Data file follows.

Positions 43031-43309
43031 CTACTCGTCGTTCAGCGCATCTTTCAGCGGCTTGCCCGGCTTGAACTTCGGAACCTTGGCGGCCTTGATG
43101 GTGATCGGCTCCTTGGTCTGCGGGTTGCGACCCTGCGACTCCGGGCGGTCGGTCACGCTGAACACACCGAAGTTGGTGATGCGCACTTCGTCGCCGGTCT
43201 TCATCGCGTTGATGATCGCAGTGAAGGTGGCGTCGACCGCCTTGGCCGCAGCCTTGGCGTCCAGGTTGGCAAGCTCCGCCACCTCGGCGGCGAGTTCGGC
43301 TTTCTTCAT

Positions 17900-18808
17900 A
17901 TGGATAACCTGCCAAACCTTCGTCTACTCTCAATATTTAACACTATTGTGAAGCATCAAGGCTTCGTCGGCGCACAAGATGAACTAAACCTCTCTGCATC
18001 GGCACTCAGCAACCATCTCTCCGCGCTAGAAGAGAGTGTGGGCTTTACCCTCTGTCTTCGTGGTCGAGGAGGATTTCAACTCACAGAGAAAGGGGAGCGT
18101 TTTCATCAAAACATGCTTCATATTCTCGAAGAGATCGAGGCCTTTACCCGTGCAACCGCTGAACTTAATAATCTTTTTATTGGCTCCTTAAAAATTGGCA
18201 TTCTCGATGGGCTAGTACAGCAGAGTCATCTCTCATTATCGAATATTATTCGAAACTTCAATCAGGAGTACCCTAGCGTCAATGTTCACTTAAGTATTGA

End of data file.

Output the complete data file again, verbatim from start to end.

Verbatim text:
Positions 43031-43309
43031 CTACTCGTCGTTCAGCGCATCTTTCAGCGGCTTGCCCGGCTTGAACTTCGGAACCTTGGCGGCCTTGATG
43101 GTGATCGGCTCCTTGGTCTGCGGGTTGCGACCCTGCGACTCCGGGCGGTCGGTCACGCTGAACACACCGAAGTTGGTGATGCGCACTTCGTCGCCGGTCT
43201 TCATCGCGTTGATGATCGCAGTGAAGGTGGCGTCGACCGCCTTGGCCGCAGCCTTGGCGTCCAGGTTGGCAAGCTCCGCCACCTCGGCGGCGAGTTCGGC
43301 TTTCTTCAT

Positions 17900-18808
17900 A
17901 TGGATAACCTGCCAAACCTTCGTCTACTCTCAATATTTAACACTATTGTGAAGCATCAAGGCTTCGTCGGCGCACAAGATGAACTAAACCTCTCTGCATC
18001 GGCACTCAGCAACCATCTCTCCGCGCTAGAAGAGAGTGTGGGCTTTACCCTCTGTCTTCGTGGTCGAGGAGGATTTCAACTCACAGAGAAAGGGGAGCGT
18101 TTTCATCAAAACATGCTTCATATTCTCGAAGAGATCGAGGCCTTTACCCGTGCAACCGCTGAACTTAATAATCTTTTTATTGGCTCCTTAAAAATTGGCA
18201 TTCTCGATGGGCTAGTACAGCAGAGTCATCTCTCATTATCGAATATTATTCGAAACTTCAATCAGGAGTACCCTAGCGTCAATGTTCACTTAAGTATTGA